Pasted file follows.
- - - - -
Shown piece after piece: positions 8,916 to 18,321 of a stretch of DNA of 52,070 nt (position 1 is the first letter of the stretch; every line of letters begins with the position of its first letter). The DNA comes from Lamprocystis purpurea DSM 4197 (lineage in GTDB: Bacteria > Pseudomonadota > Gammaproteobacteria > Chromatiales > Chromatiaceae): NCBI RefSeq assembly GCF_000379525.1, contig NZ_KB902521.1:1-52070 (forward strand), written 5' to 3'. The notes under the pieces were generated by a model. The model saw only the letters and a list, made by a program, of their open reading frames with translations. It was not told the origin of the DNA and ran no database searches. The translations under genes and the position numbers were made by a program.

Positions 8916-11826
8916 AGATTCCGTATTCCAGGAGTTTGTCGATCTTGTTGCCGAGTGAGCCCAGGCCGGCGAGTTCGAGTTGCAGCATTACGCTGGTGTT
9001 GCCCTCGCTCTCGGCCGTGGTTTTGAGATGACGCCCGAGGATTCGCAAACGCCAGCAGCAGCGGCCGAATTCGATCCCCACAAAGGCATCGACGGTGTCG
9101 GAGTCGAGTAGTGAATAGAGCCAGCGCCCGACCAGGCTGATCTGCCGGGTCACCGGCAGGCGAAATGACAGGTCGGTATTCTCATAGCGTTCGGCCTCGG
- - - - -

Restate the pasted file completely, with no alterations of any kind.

Shown piece after piece: positions 8,916 to 18,321 of a stretch of DNA of 52,070 nt (position 1 is the first letter of the stretch; every line of letters begins with the position of its first letter). The DNA comes from Lamprocystis purpurea DSM 4197 (lineage in GTDB: Bacteria > Pseudomonadota > Gammaproteobacteria > Chromatiales > Chromatiaceae): NCBI RefSeq assembly GCF_000379525.1, contig NZ_KB902521.1:1-52070 (forward strand), written 5' to 3'. The notes under the pieces were generated by a model. The model saw only the letters and a list, made by a program, of their open reading frames with translations. It was not told the origin of the DNA and ran no database searches. The translations under genes and the position numbers were made by a program.

Positions 8916-11826
8916 AGATTCCGTATTCCAGGAGTTTGTCGATCTTGTTGCCGAGTGAGCCCAGGCCGGCGAGTTCGAGTTGCAGCATTACGCTGGTGTT
9001 GCCCTCGCTCTCGGCCGTGGTTTTGAGATGACGCCCGAGGATTCGCAAACGCCAGCAGCAGCGGCCGAATTCGATCCCCACAAAGGCATCGACGGTGTCG
9101 GAGTCGAGTAGTGAATAGAGCCAGCGCCCGACCAGGCTGATCTGCCGGGTCACCGGCAGGCGAAATGACAGGTCGGTATTCTCATAGCGTTCGGCCTCGG